More information

Lecture 40 Chapter 34 Nuclear Fission & Fusion Nuclear Power

Lecture 40 Chapter 34 Nuclear Fission & Fusion Nuclear Power Lecture 40 Chapter 34 Nuclear Fission & Fusion Nuclear Power Final Exam - Monday Dec. 20, 1045-1315 Review Lecture - Mon. Dec. 13 7-Dec-10 Short-Range Strong Nuclear Force The strong force is most effective

More information

Chapter 17: Radioactivity and Nuclear Chemistry

Chapter 17: Radioactivity and Nuclear Chemistry Chapter 7: Radioactivity and Nuclear Chemistry Problems: -20, 24-30, 32-46, 49-70, 74-88, 99-0 7.2 THE DISCOVERY OF RADIOACTIVITY In 896, a French physicist named Henri Becquerel discovered that uranium-containing

More information

CHEM 103 Spring 2006 Final Exam 5 June 2006

CHEM 103 Spring 2006 Final Exam 5 June 2006 Name CHEM 103 Spring 2006 Final Exam 5 June 2006 Multiple Choice (5 points each) Write the letter of the choice that best completes the statement or answers the question in the blank provided 1. An aqueous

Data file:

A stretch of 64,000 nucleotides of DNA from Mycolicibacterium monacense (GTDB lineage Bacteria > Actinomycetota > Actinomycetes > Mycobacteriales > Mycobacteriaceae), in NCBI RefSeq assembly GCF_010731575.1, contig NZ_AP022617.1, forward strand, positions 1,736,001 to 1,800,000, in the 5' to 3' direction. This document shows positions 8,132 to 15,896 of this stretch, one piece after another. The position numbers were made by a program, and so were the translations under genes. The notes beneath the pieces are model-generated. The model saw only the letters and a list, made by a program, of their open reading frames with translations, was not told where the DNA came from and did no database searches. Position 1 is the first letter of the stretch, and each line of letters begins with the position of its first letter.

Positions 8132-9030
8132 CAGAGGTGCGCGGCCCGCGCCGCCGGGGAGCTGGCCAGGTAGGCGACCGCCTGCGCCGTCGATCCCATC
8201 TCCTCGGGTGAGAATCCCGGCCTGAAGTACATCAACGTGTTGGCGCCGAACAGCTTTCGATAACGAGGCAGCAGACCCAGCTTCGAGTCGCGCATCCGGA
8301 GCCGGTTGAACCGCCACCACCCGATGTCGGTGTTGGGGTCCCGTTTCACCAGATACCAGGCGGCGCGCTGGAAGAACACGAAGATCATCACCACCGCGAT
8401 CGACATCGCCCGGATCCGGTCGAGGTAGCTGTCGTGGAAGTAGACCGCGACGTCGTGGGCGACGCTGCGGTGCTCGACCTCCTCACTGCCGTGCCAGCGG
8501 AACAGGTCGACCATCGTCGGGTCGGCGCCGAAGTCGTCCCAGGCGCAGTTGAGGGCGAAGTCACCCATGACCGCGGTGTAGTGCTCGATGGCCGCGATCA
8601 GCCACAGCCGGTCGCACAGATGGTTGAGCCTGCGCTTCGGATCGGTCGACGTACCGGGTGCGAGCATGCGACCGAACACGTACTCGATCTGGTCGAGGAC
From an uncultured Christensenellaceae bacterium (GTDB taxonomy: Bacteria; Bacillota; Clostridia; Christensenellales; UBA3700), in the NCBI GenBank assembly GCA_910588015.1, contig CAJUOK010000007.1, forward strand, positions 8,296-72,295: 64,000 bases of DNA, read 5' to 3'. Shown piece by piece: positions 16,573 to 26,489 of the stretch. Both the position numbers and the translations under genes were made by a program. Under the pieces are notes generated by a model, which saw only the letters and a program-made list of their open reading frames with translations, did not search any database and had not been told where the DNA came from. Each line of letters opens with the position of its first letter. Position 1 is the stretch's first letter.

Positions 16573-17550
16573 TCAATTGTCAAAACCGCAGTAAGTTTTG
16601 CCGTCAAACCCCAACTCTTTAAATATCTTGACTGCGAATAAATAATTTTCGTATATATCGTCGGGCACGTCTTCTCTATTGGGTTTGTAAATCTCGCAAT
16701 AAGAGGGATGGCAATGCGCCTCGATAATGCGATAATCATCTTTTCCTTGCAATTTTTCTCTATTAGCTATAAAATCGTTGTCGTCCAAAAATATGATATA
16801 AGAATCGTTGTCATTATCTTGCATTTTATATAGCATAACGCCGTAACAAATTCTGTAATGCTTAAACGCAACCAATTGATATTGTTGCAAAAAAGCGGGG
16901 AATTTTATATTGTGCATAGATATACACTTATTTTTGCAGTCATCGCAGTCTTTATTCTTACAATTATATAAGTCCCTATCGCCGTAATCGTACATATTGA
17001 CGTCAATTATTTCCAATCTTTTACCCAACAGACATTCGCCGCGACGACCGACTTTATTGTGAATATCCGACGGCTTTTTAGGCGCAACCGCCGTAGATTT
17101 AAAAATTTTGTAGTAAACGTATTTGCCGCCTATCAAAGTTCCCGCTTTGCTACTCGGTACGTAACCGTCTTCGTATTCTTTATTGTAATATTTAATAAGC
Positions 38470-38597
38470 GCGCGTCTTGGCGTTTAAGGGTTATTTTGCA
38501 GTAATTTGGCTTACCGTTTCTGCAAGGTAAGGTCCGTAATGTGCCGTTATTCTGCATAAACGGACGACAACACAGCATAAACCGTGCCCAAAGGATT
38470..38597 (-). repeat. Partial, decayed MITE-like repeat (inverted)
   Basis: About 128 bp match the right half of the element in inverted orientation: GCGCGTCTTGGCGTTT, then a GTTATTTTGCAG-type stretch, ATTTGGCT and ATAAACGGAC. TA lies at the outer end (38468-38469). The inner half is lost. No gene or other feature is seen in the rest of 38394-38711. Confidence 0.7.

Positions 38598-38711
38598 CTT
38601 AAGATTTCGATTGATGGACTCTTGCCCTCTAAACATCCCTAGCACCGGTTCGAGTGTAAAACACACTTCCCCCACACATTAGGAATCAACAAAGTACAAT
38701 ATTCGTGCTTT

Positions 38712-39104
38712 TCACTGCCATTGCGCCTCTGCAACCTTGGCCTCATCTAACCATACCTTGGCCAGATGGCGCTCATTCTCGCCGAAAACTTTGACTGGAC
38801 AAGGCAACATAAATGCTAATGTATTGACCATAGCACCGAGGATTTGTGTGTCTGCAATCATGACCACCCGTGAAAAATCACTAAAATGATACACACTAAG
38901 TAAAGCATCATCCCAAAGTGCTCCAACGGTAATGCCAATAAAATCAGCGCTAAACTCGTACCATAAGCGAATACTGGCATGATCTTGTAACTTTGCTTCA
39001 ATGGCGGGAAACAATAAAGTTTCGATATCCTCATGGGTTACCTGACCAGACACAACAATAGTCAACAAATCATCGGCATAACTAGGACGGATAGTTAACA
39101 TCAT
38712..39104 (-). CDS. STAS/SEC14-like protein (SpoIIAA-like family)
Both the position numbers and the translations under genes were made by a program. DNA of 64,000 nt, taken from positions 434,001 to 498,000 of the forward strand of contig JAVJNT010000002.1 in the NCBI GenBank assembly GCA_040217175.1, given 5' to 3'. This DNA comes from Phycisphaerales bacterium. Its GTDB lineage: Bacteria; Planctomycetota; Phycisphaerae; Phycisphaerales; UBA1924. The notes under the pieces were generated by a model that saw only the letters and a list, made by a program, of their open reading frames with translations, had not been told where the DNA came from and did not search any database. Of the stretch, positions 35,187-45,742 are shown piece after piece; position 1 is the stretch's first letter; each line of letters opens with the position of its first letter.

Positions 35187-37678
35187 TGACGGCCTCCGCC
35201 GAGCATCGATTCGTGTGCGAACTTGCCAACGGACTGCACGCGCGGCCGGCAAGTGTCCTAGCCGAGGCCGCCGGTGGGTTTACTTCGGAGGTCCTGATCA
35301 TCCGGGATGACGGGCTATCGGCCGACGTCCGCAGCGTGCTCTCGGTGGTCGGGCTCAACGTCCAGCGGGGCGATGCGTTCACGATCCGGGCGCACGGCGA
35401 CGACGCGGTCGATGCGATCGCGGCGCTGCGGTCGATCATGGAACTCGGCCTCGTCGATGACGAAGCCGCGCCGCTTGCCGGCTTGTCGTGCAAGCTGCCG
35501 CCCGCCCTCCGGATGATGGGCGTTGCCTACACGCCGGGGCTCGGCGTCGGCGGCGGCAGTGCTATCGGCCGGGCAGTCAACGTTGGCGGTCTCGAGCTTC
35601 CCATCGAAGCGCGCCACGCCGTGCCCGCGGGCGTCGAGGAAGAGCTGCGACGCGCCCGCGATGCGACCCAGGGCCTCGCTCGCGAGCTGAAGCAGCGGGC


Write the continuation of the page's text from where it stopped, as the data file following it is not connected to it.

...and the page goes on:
More information

ALPHAS, BETAS AND GAMMAS OH, MY!

ALPHAS, BETAS AND GAMMAS OH, MY! ALPHAS, BETAS AND GAMMAS OH, MY! Teacher s Notes OBJECTIVE: Understanding radioactive decay. Grade: 8 12 Intended Learning Outcome(s): To develop energy literate students. Subjects: Physics, Physical Science,

More information

Intermediate 2 Physics. Radioactivity

Intermediate 2 Physics. Radioactivity Intermediate 2 Physics Radioactivity neutron electron proton ROR Page 1 Ionising Radiation What is an atom? Scientists believe that an atom is made up of three types of particle. 1. protons: positively

More information

Nuclear Physics and Radioactivity

Nuclear Physics and Radioactivity Nuclear Physics and Radioactivity 1. The number of electrons in an atom of atomic number Z and mass number A is 1) A 2) Z 3) A+Z 4) A-Z 2. The repulsive force between the positively charged protons does

More information

Atom The Discovery of. Atom. Rutherford s Model of the Atom. Particles. Isotopes. Chapter 8: Composition of the